Friday, December 11, 2009

Syphon, Sensory Lab, Melbourne

Sensory Lab1 – St Ali's new jaunt that has successfully smuggled specialty coffee into mainstream via David Jones, morning television, evening television and beyond – would surely not disappoint in the coffee department. I had no doubts about that. But where it could have disappointed was not looking as much like a lab as its name suggested. I'm talking about a laboratory. Not that other lab that I joked about recently (though "sensory lab" sounds like a synonym for "seeing-eye dog" to me).


“Wow, check it out! Lab coats!”
I was pretty happy. The lab coats seemed to come in roughly only one size, making them more like lab shirts for some of the taller staff members, but lab coats they were. Moving along down the list of Things That Make Something Look Like a Lab we have the lab equipment. I want to see beakers. Preferably bubbling. The more contraptions I've never seen before, the better. And Sensory Lab had them in droves.


Stirring. Bubbling. Halogen heating. This sure as fuck was a lab, and experiments were indeed taking place. Just when I thought my lab equipment cup was full, I saw the cabinet behind the counter. Inside was a huge cold drip setup, with all the glass-encased malevolence of the Terminator's arm that they kept in that vault at Cyberdyne Systems. Want a cup of cold drip coffee? Wait there a while, we need two licensed security guards to turn a key simultaneously. Click.
Whirr.
But the most exciting bit about the cold drip display was that there was a laptop in there too. I had to know why. Temperature monitor? Microprocessor-controlled drip rate? Does it send a tweet when it's done brewing? SETI? I just had to ask.
“Sorry, I was just wondering what that laptop does?”
It turned out it was just there to play music.
But that's okay.
Dad could only get away from work for twenty minutes, so we were a bit short on time, but we were easily talked into having some of the Geisha, on syphon.
“You'd be mad not to try that one,” we were told. You can't really argue with that.
The syphoned geisha is the $12.00 cup of coffee that people have made such a big deal of. I don't see why. If they have a cup of coffee worth $12.00, so be it. It must be better, or rarer, than less expensive cups of coffee. The guy across the road from me owns a Maserati. When he bought it, I'm sure he knew there were other cars out there that cost less.

We were soon advised that some of the flavours would only become apparent at lower temperatures.
Dad was still in a hurry to get back to work, and the waiting time wasn't helping.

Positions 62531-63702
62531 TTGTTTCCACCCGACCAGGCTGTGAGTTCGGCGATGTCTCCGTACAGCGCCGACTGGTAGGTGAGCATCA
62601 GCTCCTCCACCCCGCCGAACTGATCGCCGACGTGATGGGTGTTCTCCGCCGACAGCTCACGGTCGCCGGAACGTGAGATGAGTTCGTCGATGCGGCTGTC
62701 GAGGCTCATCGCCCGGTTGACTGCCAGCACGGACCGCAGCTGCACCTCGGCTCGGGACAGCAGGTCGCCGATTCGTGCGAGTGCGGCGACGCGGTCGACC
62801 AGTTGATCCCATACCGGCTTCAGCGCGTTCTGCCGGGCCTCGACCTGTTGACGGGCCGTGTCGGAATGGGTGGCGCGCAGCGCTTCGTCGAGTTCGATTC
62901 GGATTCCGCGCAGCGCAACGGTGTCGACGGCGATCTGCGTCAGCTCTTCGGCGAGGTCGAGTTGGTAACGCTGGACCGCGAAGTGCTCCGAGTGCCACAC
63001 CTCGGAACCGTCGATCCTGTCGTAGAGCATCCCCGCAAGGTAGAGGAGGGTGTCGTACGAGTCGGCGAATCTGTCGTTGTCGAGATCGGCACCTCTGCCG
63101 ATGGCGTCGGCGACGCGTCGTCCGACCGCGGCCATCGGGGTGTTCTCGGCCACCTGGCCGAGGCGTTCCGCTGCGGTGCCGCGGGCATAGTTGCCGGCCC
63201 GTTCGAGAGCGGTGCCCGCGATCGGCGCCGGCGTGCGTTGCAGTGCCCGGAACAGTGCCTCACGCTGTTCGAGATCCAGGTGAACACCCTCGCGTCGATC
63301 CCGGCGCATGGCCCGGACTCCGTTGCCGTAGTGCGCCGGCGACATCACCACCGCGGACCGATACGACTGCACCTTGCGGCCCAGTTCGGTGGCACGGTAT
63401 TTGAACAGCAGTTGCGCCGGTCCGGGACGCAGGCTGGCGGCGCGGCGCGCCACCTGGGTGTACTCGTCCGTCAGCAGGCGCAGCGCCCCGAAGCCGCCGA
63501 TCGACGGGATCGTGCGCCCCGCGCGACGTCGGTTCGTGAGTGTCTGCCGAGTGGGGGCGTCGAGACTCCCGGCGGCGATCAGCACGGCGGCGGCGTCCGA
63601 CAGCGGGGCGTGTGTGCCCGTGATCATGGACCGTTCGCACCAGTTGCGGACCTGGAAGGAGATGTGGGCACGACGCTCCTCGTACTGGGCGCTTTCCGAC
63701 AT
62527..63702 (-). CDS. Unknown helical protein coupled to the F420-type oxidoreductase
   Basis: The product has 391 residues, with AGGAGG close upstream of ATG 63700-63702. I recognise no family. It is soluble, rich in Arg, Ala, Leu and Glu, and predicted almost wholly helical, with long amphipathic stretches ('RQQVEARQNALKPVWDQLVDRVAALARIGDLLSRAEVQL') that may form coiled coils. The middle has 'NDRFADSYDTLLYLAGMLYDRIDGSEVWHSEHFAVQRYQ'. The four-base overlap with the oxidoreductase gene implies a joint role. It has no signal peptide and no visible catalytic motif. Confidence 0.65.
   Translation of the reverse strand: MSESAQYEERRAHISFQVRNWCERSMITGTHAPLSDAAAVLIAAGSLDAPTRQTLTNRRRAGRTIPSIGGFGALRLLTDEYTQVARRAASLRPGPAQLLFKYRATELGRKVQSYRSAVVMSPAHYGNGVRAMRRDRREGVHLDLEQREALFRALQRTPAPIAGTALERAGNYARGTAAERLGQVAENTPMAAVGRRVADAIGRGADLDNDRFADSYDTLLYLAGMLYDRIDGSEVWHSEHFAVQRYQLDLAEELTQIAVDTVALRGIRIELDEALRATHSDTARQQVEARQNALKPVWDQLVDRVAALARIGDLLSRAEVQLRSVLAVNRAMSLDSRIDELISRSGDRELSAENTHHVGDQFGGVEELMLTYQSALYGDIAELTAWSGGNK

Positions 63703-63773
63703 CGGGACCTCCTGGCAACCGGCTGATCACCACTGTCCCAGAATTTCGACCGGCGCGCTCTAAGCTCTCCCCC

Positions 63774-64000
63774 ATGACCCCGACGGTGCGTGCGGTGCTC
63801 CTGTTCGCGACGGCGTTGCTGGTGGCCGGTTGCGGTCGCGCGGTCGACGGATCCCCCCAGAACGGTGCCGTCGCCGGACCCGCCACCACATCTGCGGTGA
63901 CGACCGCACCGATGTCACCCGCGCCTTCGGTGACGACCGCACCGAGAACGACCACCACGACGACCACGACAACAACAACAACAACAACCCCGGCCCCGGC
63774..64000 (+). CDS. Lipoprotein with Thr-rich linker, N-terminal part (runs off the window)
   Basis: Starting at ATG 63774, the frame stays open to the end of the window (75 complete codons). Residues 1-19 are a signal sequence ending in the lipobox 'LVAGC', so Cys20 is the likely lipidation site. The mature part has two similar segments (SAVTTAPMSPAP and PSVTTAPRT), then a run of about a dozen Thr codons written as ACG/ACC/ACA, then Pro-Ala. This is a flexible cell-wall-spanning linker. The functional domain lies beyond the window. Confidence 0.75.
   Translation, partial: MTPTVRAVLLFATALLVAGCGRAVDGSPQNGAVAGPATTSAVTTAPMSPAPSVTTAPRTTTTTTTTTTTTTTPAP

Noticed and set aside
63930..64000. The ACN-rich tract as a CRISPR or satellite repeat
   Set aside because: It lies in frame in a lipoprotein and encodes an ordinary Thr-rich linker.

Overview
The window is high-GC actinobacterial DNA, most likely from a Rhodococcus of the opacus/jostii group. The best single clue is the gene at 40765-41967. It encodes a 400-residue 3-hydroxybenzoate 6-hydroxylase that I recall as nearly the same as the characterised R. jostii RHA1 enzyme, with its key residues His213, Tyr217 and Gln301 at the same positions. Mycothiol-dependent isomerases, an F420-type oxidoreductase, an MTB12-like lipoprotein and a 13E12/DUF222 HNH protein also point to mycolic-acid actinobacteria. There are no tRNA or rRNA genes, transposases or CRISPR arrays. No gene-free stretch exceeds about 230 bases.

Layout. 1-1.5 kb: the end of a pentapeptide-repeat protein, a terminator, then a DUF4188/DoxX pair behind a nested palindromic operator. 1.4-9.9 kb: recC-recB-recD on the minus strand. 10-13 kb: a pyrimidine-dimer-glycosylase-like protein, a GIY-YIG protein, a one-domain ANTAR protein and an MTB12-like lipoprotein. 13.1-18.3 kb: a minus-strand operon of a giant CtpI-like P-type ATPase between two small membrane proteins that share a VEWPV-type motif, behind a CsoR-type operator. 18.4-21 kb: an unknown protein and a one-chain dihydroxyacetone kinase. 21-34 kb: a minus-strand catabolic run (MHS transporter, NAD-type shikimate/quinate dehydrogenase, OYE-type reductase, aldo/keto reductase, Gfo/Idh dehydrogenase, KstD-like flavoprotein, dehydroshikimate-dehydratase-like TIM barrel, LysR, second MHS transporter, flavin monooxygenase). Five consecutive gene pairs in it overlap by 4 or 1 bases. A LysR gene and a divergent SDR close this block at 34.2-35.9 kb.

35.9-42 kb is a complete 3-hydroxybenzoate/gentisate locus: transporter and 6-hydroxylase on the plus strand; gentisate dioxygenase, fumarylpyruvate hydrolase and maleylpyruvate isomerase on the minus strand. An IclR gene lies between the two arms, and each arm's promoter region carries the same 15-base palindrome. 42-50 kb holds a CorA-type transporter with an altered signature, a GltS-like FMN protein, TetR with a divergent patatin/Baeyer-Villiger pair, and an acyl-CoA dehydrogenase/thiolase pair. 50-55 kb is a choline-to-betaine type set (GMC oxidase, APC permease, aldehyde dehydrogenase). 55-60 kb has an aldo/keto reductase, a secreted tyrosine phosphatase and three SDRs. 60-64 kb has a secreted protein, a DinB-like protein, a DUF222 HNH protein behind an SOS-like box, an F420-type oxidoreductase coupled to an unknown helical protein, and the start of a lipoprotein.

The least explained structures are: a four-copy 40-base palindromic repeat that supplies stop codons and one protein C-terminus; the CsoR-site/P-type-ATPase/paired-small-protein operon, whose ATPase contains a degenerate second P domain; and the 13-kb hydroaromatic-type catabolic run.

"So, I'm standing here waiting for my coffee to go cold?"
"Yeah. Sounds like a Joe Jackson song."
It probably would have made more sense to sit down with our syphons, while we waited for the temperature to equilibriumify itself, but then we wouldn't have seen the whole process.

So that's Sensory Lab1. Very much worth seeing if you're in the city, and even more worth drinking coffee from. That little 1 in the name didn't seem to refer to a footnote, so I guess it suggests there will soon be a Sensory Lab2.

1. this is not a footnote.
2. neither is this.

Sunday, December 6, 2009

Espresso, Ninth Street Espresso, New York

Ninth Street have a few stores, all scattered about either end of 9th St, as you may have expected. I froze my ass off walking all the way to the farthest one, trying to walk a rough equilateral triangle before I had to go to the airport. Shuffle chose Justin Timberlake's second album. I agreed that it was a good choice.


As I reached into my pocket to pay for my espresso, I managed to stab myself under the thumbnail with a staple. My second pocket-rummaging-related injury this week. The guy in the DMC glasses who served me also gave me a Band-Aid. That's above and beyond the call of duty.

Brilliant. I really wanted to buy some beans or some cups or a pair of scales, but my luggage was already annoyed at me. I didn't want to push it.

That concludes my half-a-day of espresso in NYC. I wasn't there for long enough, but I'm glad I spent the whole time as caffeinated as I was. Andy also recommended I check out a place called Abrazo, but when I asked Google Maps it tried to direct me to Abruzzi in Italy. That's a long walk from the East Village.

Triple Ristretto, Café Grumpy, New York